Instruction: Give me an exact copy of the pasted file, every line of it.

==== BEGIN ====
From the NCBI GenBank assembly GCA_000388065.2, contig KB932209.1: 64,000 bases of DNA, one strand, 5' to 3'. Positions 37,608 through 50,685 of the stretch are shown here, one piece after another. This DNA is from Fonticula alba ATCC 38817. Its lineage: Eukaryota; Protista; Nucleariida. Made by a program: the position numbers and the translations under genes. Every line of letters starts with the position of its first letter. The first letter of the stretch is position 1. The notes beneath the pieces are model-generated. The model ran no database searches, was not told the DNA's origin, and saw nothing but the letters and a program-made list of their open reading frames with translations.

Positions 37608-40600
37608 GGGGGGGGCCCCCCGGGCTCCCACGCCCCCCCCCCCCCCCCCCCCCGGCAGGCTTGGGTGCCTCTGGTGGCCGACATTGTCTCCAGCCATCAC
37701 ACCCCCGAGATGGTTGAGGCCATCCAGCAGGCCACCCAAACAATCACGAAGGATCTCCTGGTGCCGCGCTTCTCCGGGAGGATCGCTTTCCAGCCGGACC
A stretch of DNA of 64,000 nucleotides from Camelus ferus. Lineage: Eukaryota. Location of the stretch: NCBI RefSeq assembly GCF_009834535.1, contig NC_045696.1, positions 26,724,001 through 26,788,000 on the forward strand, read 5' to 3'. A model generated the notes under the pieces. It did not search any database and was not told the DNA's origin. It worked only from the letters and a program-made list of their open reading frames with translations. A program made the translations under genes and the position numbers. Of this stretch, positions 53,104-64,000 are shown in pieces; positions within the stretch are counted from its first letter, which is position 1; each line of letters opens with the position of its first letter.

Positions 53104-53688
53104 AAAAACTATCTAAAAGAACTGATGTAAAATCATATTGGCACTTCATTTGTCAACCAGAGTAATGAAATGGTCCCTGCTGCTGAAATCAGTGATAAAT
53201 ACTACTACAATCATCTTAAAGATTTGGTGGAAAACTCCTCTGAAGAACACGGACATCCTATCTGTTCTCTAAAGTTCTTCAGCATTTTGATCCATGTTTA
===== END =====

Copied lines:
From the NCBI GenBank assembly GCA_000388065.2, contig KB932209.1: 64,000 bases of DNA, one strand, 5' to 3'. Positions 37,608 through 50,685 of the stretch are shown here, one piece after another. This DNA is from Fonticula alba ATCC 38817. Its lineage: Eukaryota; Protista; Nucleariida. Made by a program: the position numbers and the translations under genes. Every line of letters starts with the position of its first letter. The first letter of the stretch is position 1. The notes beneath the pieces are model-generated. The model ran no database searches, was not told the DNA's origin, and saw nothing but the letters and a program-made list of their open reading frames with translations.

Positions 37608-40600
37608 GGGGGGGGCCCCCCGGGCTCCCACGCCCCCCCCCCCCCCCCCCCCCGGCAGGCTTGGGTGCCTCTGGTGGCCGACATTGTCTCCAGCCATCAC
37701 ACCCCCGAGATGGTTGAGGCCATCCAGCAGGCCACCCAAACAATCACGAAGGATCTCCTGGTGCCGCGCTTCTCCGGGAGGATCGCTTTCCAGCCGGACC
A stretch of DNA of 64,000 nucleotides from Camelus ferus. Lineage: Eukaryota. Location of the stretch: NCBI RefSeq assembly GCF_009834535.1, contig NC_045696.1, positions 26,724,001 through 26,788,000 on the forward strand, read 5' to 3'. A model generated the notes under the pieces. It did not search any database and was not told the DNA's origin. It worked only from the letters and a program-made list of their open reading frames with translations. A program made the translations under genes and the position numbers. Of this stretch, positions 53,104-64,000 are shown in pieces; positions within the stretch are counted from its first letter, which is position 1; each line of letters opens with the position of its first letter.

Positions 53104-53688
53104 AAAAACTATCTAAAAGAACTGATGTAAAATCATATTGGCACTTCATTTGTCAACCAGAGTAATGAAATGGTCCCTGCTGCTGAAATCAGTGATAAAT
53201 ACTACTACAATCATCTTAAAGATTTGGTGGAAAACTCCTCTGAAGAACACGGACATCCTATCTGTTCTCTAAAGTTCTTCAGCATTTTGATCCATGTTTA